Cheers, 

Alexis Truitt

Social Media and Marketing Assistant

Time Posted: Jan 19, 2017 at 7:39 PM
Alexis Truitt
 
January 12, 2017 | Alexis Truitt

10 Things Your Probably Didn't Know About Torii Mor

Whether you're new to Torii Mor or been drinking our wine for ages, here are the top 10 things you probably didn't know about us!

  1. Torii Mor means "earth gate" - Torii is Japanese for gate, and you can see many Japanese Torii gates on our property. Mor is ancient Scandanavian for earth, and together, the name Torii Mor represents how wine connects us to the earth through terroir. 
  2. Olson Estate Vineyard was named after our owner - Our owner Dr. Don Olson bought the winery in the 80's and named the estate after himself.
  3. Olson Estate Vineyard was planted in 1972 - Before Dr. Olson bought the vineyard, the land was owned by the McDaniels family who originally planted the vines. The McDaniels made wine from the property for several years before selling the vineyard to Dr. Olson.
  4. The Japanese Garden on our property is original to the estate - The McDaniels family planted the Japanese garden the same time they planted the vines and the garden has become a beloved part of the estate and of Torii Mor. Hundreds of people enjoy the garden year long, and particularly in the summer to get a respite from the heat.
  5. Jacques Torii Mor as head winemaker in 2004 - Our winemaker Jacques Tardy came to us with a slew of experiences in winemaking, particularly his Burgundian heritage. With generations of wine making knowledge under his belt and a heart to let the grapes speak for themselves, Jacques makes the incredible Torii Mor wine you know and love.
  6. Our gravity flow winery was built in 2007 - After decades of making wine in other facilities, we finally built our own gravity flow winery and moved in in 2007. 
  7. We make our own brandy for our Syrah Port - Ever since we started making our Syrah Port, we've made our own brandy just for the wine. We use our own grapes and water from the aquifer on the property. In 2014, we bottled the brandy and now make it available as its own product. 
  8. Our vineyard is planted in Jory soil - The beautiful red clay soil characteristic of the Dundee Hills is prevalent on our little part of the Dundee Hills. The Jory soil gives our wines that special something that helps them stand out and really wow you.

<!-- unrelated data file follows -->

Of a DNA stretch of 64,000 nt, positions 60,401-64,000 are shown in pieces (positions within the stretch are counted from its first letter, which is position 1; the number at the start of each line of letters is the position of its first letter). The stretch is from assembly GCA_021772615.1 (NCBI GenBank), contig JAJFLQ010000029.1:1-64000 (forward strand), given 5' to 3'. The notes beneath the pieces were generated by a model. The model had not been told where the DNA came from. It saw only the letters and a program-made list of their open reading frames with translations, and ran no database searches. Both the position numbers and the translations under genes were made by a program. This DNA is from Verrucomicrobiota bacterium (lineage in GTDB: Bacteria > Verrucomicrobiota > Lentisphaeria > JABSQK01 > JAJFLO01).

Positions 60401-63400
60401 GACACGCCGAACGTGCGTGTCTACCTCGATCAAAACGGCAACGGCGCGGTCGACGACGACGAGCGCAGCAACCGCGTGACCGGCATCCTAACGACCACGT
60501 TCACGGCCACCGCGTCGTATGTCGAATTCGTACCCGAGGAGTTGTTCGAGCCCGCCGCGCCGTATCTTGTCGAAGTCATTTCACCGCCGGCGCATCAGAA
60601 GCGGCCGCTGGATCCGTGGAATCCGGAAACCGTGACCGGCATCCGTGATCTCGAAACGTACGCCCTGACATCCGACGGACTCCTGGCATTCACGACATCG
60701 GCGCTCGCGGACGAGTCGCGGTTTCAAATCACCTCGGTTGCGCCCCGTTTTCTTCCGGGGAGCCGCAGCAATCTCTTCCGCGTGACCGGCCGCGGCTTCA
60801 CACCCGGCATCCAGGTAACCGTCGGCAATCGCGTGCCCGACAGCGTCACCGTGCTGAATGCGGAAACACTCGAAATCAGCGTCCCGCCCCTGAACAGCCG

9. Our first vintage was 1993 - The very first Pinot we produced was our 1993 Oregon Pinot Noir, 23 years ago!
  10. Our vines are from David Lett's original stash - Our vines are some of the oldest in the valley and luckily, we haven't had too many inflicted with phylloxera and have retained our 40+ year old vines.

Cheers!

Alexis Truitt

Social Media and Marketing

Time Posted: Jan 12, 2017 at 8:38 PM
Alexis Truitt
 
January 5, 2017 | Alexis Truitt

2016: A Year in Review

2016 went by so quickly and we can hardly believe it's time for our yearly review! We had a whirlwind of a year full of good things. 

This year we released our 2015 Late Harvest Viognier, the second dessert wine in our lineup, to rave reviews. We never thought a wine could usurp our beloved Port, but this Late Harvest definitely presents some competition! We also released out 2014 Chardonnay which quickly became a cult-favorite. 

This summer we also threw our White Party again (click here for info on 2017's White Party!), complete with an oyster roast, plenty of white wine, and good company, as well as a vineyard luncheon featuring a tour with our winemaker Jacques and your very own Pinot Noir vine!

Here on the blog, we posted a variety of useful and fun blogs. These are the top 10 blog posts of 2016 from the Torii Mor blog!

  1. Aging Well: A Guide to Aging Wine
  2. A Wine Country Picnic
  3. Why You Need Single Vineyard Pinot Noirs in Your Cellar
  4. Three Steps to Opening an Aged Wine
  5. Tasting Room Experiences
  6. Wine Resolutions for 2017
  7. Oregon Wine Month Round Up
  8. Earth Day All Year Round
  9. Summer Wine Reads
  10. Get Outside In the Willamette Valley

Harvest in 2016 was a busy affair, with a great harvest crew and lots of exciting grapes. We're all excited to taste the 2016 vintage in a few years! 

Cheers! 

Alexis Truitt

Social Media and Marketing Assistant

Time Posted: Jan 5, 2017 at 7:32 AM